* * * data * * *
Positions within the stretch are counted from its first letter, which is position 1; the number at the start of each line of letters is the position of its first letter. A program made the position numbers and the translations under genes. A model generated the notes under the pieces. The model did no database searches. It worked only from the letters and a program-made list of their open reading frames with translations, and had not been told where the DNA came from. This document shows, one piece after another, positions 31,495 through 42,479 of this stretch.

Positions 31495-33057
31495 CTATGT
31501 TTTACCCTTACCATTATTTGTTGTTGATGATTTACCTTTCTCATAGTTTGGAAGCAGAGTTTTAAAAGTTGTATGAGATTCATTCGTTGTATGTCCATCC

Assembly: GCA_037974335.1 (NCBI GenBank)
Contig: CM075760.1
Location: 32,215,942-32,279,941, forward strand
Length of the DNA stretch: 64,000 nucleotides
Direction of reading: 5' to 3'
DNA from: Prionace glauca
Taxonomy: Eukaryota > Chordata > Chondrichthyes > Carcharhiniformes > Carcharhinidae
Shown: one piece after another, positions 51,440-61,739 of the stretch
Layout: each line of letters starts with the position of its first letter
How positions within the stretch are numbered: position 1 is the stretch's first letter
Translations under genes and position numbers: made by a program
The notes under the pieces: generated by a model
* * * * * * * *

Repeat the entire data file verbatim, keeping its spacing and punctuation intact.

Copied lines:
Positions within the stretch are counted from its first letter, which is position 1; the number at the start of each line of letters is the position of its first letter. A program made the position numbers and the translations under genes. A model generated the notes under the pieces. The model did no database searches. It worked only from the letters and a program-made list of their open reading frames with translations, and had not been told where the DNA came from. This document shows, one piece after another, positions 31,495 through 42,479 of this stretch.

Positions 31495-33057
31495 CTATGT
31501 TTTACCCTTACCATTATTTGTTGTTGATGATTTACCTTTCTCATAGTTTGGAAGCAGAGTTTTAAAAGTTGTATGAGATTCATTCGTTGTATGTCCATCC

Assembly: GCA_037974335.1 (NCBI GenBank)
Contig: CM075760.1
Location: 32,215,942-32,279,941, forward strand
Length of the DNA stretch: 64,000 nucleotides
Direction of reading: 5' to 3'
DNA from: Prionace glauca
Taxonomy: Eukaryota > Chordata > Chondrichthyes > Carcharhiniformes > Carcharhinidae
Shown: one piece after another, positions 51,440-61,739 of the stretch
Layout: each line of letters starts with the position of its first letter
How positions within the stretch are numbered: position 1 is the stretch's first letter
Translations under genes and position numbers: made by a program
The notes under the pieces: generated by a model